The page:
The following is an excerpt from Peg Libertus’ obituary published in the Gainesville Sun.
“Peg” Margaret Joan Libertus, 67, died September 26, 2011 from complications of ovarian cancer… In Gainesville, Peg taught drama at Santa Fe College’s Continuing Education Program. She was awarded a State of Florida Individual Artist’s Grant for her fiction writing. She encouraged many others in their creativity, especially local writers. Her greatest theatrical accomplishment was the completion of the musical “The Boxer of Basin Street” presented at the Acrosstown Repertory Theatre in Gainesville.
Peg had a strong commitment to community service and political activism ranging from the street protests at the National Democratic convention in 1968 to the soup kitchen of St. Francis House here in Gainesville. Over the years, she served as board member or advisory committee member for various agencies: North Central Florida Health Planning Council, State of Florida Prevention of Disabilities Advisory Council, Alachua County/City of Gainesville Cultural Affairs Board, and the Center for Independent Living. Peg also contributed her writing and graphic skills to the St. Francis House newsletter and to the United Way of Alachua County. Peg was a staunch supporter of the Democratic Party and a Party volunteer during many national and local elections. She advocated for the rights of the handicapped.
The following are memories submitted by local friends of Peg Libertus.
Joe Courter: “My best memory of Peg came from her observation following her amazing summer and fall of registering voters prior to the 1992 election, when week after week she’d park herself in front of Publix or Walmart and proceeded to register over a thousand voters. She said that simply by interacting with the people prior to and as they registered she could predict whether they’d pick Democrat or Republican. Her conclusion? Said with good-natured generalization, ‘Democrats are crazy, Republicans are nasty.’ Be it well intended altruism vs. rugged individualism, international cooperation vs. American exceptionalism, Barney Frank vs. Newt Gingrich, it somehow holds for me.”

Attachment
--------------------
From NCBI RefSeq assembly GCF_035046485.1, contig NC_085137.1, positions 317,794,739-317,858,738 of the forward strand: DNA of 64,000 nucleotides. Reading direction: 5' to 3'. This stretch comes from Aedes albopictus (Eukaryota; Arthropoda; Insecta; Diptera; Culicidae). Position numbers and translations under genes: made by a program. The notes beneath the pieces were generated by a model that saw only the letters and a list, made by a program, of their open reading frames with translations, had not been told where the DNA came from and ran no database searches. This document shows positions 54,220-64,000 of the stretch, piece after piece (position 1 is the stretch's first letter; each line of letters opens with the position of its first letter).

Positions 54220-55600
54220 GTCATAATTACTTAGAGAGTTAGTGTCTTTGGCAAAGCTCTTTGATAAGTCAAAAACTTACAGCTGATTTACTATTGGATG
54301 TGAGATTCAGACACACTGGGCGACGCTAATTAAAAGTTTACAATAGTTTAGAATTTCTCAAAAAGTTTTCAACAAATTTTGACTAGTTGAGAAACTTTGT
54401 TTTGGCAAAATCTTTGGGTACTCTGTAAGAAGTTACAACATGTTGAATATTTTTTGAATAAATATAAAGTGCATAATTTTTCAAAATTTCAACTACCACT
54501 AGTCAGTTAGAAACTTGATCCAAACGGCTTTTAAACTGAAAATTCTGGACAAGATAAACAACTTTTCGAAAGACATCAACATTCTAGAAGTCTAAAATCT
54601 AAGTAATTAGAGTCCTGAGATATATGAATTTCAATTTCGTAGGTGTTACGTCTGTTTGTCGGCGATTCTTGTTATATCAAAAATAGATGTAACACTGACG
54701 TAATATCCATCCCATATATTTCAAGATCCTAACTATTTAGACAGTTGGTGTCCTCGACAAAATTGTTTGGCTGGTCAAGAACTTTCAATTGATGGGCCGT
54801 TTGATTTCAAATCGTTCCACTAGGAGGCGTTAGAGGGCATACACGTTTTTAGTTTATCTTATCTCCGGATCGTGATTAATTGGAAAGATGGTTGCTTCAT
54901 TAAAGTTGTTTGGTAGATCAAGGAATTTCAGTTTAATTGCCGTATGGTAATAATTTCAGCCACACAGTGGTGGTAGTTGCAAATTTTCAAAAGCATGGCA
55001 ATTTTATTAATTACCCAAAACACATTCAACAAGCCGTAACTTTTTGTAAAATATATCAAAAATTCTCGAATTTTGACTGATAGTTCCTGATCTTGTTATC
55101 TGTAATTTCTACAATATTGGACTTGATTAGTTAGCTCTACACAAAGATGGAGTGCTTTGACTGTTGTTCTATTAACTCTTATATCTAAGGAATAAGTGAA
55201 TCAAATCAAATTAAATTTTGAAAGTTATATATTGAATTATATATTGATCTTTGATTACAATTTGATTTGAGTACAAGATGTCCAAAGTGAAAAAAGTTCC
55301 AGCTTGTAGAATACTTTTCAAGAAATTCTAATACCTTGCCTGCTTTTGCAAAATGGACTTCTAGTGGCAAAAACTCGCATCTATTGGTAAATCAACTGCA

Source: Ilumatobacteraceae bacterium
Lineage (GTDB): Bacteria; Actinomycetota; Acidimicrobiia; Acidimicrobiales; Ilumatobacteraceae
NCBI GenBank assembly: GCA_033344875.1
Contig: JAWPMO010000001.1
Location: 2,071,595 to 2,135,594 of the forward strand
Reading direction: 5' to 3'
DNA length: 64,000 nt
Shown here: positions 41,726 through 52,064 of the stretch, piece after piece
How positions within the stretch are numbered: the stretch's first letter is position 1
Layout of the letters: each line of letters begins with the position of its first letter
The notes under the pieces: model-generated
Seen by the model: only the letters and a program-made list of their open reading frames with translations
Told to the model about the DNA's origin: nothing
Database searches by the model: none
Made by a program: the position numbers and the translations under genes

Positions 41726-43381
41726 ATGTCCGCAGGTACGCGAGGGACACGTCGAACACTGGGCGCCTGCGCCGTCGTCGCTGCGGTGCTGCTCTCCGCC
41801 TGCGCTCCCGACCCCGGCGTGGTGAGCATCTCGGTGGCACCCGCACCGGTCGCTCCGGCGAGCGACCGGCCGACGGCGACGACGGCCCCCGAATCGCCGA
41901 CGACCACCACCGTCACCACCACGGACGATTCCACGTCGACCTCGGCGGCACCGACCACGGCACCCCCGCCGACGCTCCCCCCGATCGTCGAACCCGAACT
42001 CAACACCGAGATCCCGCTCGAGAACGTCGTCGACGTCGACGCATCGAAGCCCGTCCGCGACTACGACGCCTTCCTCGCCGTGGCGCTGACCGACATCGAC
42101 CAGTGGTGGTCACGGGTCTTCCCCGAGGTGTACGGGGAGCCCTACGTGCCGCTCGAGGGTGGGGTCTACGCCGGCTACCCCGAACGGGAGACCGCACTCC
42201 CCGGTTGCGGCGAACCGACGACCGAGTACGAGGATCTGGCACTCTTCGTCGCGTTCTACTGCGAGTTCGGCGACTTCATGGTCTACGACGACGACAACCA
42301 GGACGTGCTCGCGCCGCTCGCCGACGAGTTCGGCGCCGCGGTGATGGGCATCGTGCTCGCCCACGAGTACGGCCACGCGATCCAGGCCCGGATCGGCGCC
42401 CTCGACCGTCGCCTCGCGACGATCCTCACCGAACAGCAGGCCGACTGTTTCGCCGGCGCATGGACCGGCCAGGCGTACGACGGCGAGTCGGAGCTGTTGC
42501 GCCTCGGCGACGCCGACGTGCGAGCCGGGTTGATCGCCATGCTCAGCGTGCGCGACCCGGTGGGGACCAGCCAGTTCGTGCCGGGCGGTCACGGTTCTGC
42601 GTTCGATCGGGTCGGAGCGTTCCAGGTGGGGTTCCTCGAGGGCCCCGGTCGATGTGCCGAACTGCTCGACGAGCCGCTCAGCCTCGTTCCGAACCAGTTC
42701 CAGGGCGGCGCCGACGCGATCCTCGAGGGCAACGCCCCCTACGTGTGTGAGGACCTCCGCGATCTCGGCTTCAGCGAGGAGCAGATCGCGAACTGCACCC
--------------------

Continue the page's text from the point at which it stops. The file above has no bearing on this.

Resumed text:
Fred Pratt: “I remember Peg and I talking many times about the “bad old days.” When we talked about the bad old days, we were talking about life for people with disabilities before the passage of the Rehabilitation Act of 1973 and the Americans with Disabilities Act. We always took the time to tell young people with disabilities what it was like for us before the passage of the ADA. When we talked about this, they were always amazed that there was a time when people with disabilities were not able to get into department and grocery stores because of barriers, that there was a time when people with disabilities did not work and were kept at home or in institutions…
“I also remember the work that Peg did in the LGBT civil rights movement in Gainesville and Alachua County. I particularly remember when we were trying to get the county to add sexual orientation to its anti-discrimination ordinance. Peg and I had been in the Disabled Rights movement for years, and we worked to pass some of this knowledge on to the LGBT community. One memory I have in particular is the time we were going to hold a demonstration in front of the County Administration Building. I opened up my apartment to hold a strategy and sign-making session. After we were done, Peg and I talked to the group on how to resist any police action in a nonviolent, peaceful manner. These were tactics that we learned in the Disabled Rights movement that we wanted to pass on.”